1. I am glad you overcame this habit. You turned out just fine. I don't think your father meant to "win his eforts to convince you that you were a failure", though. From everything you have said about your dad, I think he loved you and wanted what was best for you. Obviously, he went about it wrong, but that was a different time and place, as you said. People did what they knew. Parents make mistakes,and are so very human. Love forgives.

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    1. I am glad too, Annie, it is one small area of my life that I can say I conquered a bad habit, since then I've gone on to chip away at a few more! :-) My father made it very clear, for most of my life, in no uncertain terms that I was major disappointment to him, and perhaps he was correct in that assumption. I made bad choices, a lot of them. Yes, I know that he loved me and wanted the best for me. I agree that he did what he knew as far as child raising, his was certainly as harsh, or moreso, than mine. I have long since forgiven him. It is the way one was made to feel that remains. Believing the messages you were taught as a child is the very hardest habit to overcome.

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  2. You and I had parallel lives. Yes we did. Habits, even bad habits, are hard to break. I'm glad we both did.

    Have a fabulous day honey. Big hugs. ☺

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    1. Indeed Sandee... the very worst habit that we both broke was trusting bad guys with our lives! Now we've got it right, older and wiser and so much happier than either one of us ever believed possible! Old habits are hard to break, but never impossible! :-))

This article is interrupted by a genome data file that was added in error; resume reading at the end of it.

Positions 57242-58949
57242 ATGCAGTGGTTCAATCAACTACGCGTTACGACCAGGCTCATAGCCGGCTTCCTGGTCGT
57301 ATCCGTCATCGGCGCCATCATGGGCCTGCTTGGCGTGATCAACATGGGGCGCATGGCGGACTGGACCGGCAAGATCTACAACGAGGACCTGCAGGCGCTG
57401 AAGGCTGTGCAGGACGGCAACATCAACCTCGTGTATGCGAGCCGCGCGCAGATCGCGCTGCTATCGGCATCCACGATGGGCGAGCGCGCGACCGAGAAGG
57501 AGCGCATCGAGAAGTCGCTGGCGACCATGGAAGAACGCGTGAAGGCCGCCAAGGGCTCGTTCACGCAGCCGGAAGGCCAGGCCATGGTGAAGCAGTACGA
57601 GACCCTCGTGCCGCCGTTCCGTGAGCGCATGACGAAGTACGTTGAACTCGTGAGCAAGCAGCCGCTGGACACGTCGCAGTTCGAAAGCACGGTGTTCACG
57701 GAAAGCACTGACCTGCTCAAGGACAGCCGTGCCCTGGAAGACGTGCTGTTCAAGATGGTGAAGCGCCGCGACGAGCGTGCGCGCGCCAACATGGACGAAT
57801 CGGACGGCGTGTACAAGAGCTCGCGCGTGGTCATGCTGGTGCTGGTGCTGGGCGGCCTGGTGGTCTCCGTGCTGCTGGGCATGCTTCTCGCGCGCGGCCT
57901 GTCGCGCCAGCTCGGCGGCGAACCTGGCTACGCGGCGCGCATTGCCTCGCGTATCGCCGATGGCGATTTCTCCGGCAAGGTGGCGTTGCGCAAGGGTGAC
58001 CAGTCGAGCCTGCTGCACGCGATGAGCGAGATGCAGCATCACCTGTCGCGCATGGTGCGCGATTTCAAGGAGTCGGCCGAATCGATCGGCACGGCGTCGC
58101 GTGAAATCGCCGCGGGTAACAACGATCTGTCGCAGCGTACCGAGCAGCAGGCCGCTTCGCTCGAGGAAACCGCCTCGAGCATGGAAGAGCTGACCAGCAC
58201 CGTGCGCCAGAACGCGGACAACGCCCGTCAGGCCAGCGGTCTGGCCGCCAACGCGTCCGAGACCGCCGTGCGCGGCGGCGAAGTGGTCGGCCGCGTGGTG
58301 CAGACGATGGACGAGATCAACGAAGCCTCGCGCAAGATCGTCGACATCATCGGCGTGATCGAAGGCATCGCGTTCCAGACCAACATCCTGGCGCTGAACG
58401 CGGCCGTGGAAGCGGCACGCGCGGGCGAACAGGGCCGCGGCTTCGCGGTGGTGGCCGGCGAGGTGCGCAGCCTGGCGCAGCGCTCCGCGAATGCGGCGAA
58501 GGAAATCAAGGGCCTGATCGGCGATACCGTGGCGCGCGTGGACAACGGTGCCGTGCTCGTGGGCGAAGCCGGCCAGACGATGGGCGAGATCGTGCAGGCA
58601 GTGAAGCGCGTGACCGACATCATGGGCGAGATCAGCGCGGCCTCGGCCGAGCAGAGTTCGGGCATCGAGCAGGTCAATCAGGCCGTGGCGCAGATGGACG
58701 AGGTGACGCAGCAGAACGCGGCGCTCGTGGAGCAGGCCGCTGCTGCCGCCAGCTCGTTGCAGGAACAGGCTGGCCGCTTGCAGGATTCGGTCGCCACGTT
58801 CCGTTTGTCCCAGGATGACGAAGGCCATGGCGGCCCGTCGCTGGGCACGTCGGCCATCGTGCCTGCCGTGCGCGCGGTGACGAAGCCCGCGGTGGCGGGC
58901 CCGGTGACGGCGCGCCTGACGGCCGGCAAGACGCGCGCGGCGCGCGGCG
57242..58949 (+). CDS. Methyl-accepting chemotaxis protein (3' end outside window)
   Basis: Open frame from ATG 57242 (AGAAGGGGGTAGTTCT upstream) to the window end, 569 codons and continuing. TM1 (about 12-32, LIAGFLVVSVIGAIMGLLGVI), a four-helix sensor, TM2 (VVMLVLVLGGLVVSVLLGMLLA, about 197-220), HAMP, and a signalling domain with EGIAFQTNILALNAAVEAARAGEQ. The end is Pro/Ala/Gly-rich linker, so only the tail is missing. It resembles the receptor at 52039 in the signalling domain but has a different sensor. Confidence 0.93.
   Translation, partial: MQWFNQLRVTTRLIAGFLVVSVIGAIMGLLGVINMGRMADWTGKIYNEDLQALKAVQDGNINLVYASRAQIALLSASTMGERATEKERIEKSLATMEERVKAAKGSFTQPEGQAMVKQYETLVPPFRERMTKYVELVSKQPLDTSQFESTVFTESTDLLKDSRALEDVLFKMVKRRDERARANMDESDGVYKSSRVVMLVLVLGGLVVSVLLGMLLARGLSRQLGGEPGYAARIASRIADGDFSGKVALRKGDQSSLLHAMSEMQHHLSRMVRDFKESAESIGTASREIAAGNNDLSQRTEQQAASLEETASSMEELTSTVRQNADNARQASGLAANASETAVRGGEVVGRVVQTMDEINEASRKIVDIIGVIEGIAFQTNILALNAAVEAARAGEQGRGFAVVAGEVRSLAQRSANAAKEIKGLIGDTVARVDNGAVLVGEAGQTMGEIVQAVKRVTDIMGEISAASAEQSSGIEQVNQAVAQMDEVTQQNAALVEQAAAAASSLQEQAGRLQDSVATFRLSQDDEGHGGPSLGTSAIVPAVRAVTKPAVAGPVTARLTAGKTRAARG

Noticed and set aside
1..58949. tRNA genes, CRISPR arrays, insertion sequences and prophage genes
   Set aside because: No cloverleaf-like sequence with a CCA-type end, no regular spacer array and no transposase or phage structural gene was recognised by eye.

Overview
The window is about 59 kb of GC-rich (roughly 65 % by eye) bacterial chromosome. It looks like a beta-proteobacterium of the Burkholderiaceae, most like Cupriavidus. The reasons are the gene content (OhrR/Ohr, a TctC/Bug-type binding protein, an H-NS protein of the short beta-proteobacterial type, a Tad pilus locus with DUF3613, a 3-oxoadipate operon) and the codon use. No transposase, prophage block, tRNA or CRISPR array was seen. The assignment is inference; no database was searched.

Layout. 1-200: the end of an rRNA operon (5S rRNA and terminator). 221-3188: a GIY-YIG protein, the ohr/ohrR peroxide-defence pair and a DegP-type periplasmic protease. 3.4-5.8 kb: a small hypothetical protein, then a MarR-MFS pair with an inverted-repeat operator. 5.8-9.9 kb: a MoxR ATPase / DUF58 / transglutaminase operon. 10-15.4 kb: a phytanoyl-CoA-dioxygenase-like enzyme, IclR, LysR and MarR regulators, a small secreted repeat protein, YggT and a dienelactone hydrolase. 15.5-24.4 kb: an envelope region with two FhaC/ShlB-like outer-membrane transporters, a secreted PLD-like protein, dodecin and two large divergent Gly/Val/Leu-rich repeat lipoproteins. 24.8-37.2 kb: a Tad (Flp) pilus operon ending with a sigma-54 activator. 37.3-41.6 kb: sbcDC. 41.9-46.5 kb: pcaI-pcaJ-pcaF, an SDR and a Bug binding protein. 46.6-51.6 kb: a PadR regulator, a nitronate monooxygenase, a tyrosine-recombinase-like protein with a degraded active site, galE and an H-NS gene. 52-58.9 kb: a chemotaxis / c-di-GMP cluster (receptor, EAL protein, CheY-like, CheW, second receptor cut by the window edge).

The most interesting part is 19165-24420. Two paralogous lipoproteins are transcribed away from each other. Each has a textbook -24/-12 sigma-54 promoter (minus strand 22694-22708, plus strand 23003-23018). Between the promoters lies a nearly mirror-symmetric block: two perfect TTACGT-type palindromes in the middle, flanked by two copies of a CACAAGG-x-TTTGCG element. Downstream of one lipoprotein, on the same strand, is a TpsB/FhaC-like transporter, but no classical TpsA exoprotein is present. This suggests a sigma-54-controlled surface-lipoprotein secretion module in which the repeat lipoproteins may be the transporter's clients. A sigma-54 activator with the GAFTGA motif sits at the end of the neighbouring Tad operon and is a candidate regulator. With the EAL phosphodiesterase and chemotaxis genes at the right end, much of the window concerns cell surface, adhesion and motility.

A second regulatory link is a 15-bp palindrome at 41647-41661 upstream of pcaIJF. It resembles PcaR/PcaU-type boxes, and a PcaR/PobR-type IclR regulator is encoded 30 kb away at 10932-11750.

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  3. He was turning some internal anger about himself on you...sad...hope you have learned to forgive him. From your writing, I suspect you have, and it seems to me that you are a beautiful lady on the outside and especially on the inside...Papa Bear is a lucky man!

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    1. Yes, I'm sure that he was also berated as a child, and I have long since forgiven him for not doing better, for not being more supportive, because I truly believe that he didn't know how, and didn't realize how damaging the things he said and did could be. Thank you for the kind compliment, I tell Papa Bear that he must have some secret karma that is very bad indeed, but he laughs. I think turned out pretty good...eventually, I was just a slow learner when it came to life lessons! ;-)

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  4. YOu are a wildly , independent and colorful woman...right on down to those nails!

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    1. Thank you Zoe! Yes, that is me to a t, and I think that independence and "different" character was very hard for my parents to understand or relate to. I strive to include color and brightness in my life now and in the lives of those around me. My nails aren't always quite this BRIGHT, sometimes just a lovely shade of royal purple, but last night I just felt the need for a bit of "fiesta" color. One cannot look at those nails without at least a grin! :-)

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  5. love your fingernails!!!! and love your post even more!!!

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    1. Thanks you Kathe! If you knew me as a coworker you might be puzzled by the seemingly out of place bright nails on a rather subdued and frumpy old woman. But they make ME smile, and that is all that matters. It is the one girly luxury I indulge in, I don't do clothes or hair or shoes. Everyone needs some bright spot in their lives, be in nails, or red shoes, or bright red hair! :-)

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  6. Once again, you open my eyes. Looking at someone with nails like yours, thinking, "Why would she do that?" I never would have guessed the reason, of course. Everyone has a story, and the things people do so oftentimes celebrate something or is a result of their stories. You just never know. Great job celebrating those nails!